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June 29, 2007

Small Group Discussion at LBJ Library

What strategies would you support to aid low-income families in improving themselves financially? What factors are important to you in supporting a strategy?

At the beginning of the discussion, the group had great difficulty selecting a question from the several placed on the table. The questions seemed to be related but different. Ten minutes to address an issue as fundamental as these is not sufficient time.

The question selected was, “What strategies would you support to aid low-income families in improving themselves financially? What factors are important to you in supporting a strategy?” The question was too complex for the people to get their minds around.

The group started off on an issue not related to the fundamental aspect of the question. The conversation started with consideration of low income people have gotten in debt.

“Not getting them off the hook, but teaching them personal responsibility”, suggested one participant.

“No it’s not responsibility”, responded another. “It’s financial literacy. Responsibility is an emotional issue. It implies that the poor have no responsibility.”

“Poor that do not exhibit responsibility get locked up. I believe that responsibility goes up as wealth goes up. Financial planning is not necessarily the solution.”

“Financial literacy is different than planning. Without literacy you can’t plan. No money is no money. You can’t pay debts without resources.”

Another voice chimed in. “I see it differently. We have an ethic in the country now: we purchase things we can’t afford.”

“Y and if you have some money you can get credit. It’s not just the poor that get into debt. How many people with college education have gotten themselves into debt?”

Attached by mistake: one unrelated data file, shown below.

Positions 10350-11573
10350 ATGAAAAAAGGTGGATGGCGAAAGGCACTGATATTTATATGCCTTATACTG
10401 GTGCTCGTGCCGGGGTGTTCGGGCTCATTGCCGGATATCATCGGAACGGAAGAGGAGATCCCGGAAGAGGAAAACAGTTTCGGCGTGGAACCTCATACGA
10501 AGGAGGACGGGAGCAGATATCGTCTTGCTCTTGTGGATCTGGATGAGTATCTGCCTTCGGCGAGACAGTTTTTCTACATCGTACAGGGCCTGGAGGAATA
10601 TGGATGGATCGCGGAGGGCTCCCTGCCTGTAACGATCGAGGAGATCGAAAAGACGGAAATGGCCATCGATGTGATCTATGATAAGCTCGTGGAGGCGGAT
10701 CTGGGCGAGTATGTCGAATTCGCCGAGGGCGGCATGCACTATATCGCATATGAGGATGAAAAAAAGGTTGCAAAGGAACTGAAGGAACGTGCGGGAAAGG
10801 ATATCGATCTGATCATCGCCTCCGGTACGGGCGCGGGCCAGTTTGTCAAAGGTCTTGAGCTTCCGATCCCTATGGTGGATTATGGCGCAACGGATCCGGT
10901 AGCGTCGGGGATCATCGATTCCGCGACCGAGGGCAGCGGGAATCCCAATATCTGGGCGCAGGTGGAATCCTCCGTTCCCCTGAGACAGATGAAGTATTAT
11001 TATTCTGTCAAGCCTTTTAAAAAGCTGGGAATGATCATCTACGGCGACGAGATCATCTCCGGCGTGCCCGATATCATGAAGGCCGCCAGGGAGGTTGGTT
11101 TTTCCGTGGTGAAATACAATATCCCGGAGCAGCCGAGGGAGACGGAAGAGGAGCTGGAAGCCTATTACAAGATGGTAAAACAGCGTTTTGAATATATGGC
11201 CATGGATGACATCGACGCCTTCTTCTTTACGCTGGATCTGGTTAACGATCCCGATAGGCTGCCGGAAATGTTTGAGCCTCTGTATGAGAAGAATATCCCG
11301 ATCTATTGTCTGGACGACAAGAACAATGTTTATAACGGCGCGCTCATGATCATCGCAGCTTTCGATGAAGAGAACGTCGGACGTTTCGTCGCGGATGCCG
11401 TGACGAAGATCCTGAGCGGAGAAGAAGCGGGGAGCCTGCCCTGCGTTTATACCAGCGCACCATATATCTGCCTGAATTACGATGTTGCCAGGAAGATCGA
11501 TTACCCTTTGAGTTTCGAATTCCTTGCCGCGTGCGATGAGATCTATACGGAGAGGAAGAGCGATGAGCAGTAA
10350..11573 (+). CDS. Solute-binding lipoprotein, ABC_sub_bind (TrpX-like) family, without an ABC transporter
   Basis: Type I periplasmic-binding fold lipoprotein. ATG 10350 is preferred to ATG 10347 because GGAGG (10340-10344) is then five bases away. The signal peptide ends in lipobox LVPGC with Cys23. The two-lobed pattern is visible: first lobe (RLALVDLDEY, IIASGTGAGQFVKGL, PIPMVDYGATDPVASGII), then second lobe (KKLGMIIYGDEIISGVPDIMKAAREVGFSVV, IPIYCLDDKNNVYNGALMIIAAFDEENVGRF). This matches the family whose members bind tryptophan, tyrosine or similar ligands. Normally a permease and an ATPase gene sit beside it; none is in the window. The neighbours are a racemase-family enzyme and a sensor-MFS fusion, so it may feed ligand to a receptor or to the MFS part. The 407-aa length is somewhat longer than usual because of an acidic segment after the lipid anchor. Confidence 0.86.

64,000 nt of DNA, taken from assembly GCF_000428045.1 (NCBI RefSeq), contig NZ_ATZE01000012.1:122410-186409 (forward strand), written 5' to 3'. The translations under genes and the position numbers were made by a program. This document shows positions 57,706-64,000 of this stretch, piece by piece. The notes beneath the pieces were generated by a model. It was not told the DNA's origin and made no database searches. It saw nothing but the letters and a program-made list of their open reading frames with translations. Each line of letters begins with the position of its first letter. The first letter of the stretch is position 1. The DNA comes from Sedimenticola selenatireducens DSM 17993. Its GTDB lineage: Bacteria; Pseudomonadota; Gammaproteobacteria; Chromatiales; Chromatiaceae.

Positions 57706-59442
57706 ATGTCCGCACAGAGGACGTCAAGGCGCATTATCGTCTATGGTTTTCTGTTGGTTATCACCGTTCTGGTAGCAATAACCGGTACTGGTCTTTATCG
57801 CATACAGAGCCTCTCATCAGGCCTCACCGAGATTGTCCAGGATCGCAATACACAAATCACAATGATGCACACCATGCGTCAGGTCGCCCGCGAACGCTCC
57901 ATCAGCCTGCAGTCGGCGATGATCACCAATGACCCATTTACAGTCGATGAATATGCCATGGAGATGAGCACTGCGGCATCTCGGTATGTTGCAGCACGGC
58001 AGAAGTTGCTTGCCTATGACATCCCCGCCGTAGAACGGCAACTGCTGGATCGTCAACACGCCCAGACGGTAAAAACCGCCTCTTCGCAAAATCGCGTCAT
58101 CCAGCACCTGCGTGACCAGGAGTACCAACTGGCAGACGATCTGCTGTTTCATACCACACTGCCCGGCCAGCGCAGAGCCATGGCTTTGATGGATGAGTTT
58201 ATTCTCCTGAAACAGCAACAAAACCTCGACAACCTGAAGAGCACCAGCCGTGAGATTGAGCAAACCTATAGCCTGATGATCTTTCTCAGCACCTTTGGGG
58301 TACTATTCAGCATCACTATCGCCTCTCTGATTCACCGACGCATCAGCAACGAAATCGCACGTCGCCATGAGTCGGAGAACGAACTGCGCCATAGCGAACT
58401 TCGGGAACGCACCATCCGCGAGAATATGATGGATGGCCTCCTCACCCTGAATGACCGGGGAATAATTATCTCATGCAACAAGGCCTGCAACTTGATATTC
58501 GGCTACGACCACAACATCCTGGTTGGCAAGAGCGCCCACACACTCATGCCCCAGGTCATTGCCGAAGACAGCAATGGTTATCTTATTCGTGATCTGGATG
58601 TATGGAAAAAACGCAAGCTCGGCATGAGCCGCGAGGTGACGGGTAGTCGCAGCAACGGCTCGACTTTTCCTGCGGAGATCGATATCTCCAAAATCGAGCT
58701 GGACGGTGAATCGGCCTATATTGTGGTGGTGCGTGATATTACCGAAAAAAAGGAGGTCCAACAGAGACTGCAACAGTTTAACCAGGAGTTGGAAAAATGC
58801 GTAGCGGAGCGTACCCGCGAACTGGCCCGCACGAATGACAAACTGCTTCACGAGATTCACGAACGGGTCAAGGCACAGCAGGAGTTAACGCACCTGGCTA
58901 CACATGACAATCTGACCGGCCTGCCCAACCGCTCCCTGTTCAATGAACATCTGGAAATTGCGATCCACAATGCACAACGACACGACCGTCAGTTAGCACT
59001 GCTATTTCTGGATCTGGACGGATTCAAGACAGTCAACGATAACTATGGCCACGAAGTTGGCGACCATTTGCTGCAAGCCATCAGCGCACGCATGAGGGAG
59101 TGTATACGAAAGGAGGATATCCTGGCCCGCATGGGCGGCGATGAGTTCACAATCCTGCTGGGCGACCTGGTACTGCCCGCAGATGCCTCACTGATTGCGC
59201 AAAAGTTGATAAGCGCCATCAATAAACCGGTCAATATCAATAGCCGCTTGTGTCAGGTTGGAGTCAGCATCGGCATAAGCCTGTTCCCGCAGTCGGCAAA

“Unfortunately in this culture you are measured by what you have not who you are.”

“The ethic should be: If you can’t afford it, you can’t buy it.”

A quiet moment.

“What do you do if you need the basics?”

A suggestion, “Low interest loans at the lower end of the scale.”

“No, responsibility is not the right way to go.”

Another voice, “It’s important to differentiate between responsibility and literacy.”

One of the participants linked back to an earlier thread, “There is tremendous pressure to buy. Our whole purpose is to be consumers.”

Another jump to an earlier thread. “We give low interest loans to foreign countries. Why not give low interest loans to back the development of the poor.”

“Yes. Skills. Education.”

“Make that a low or non interest loan.”

“You know not just the poor need financial literacy”, suggested one. “It should be part of school. You know, basic financial concepts. The people who are in poverty don’t have basics. What we’ve been talking about is way above poverty.”

“For the poor, they are asked: Why are you poor? Why do you stay poor?”

“The people in poverty must learn that ‘It’s not your fault that you are poor’. We have to Change our view about poverty. We have to shift to how get every body employed – housing – health care etc.’

“Maybe it’s basic education…”

Posted by Paul Schumann at June 29, 2007 9:40 AM


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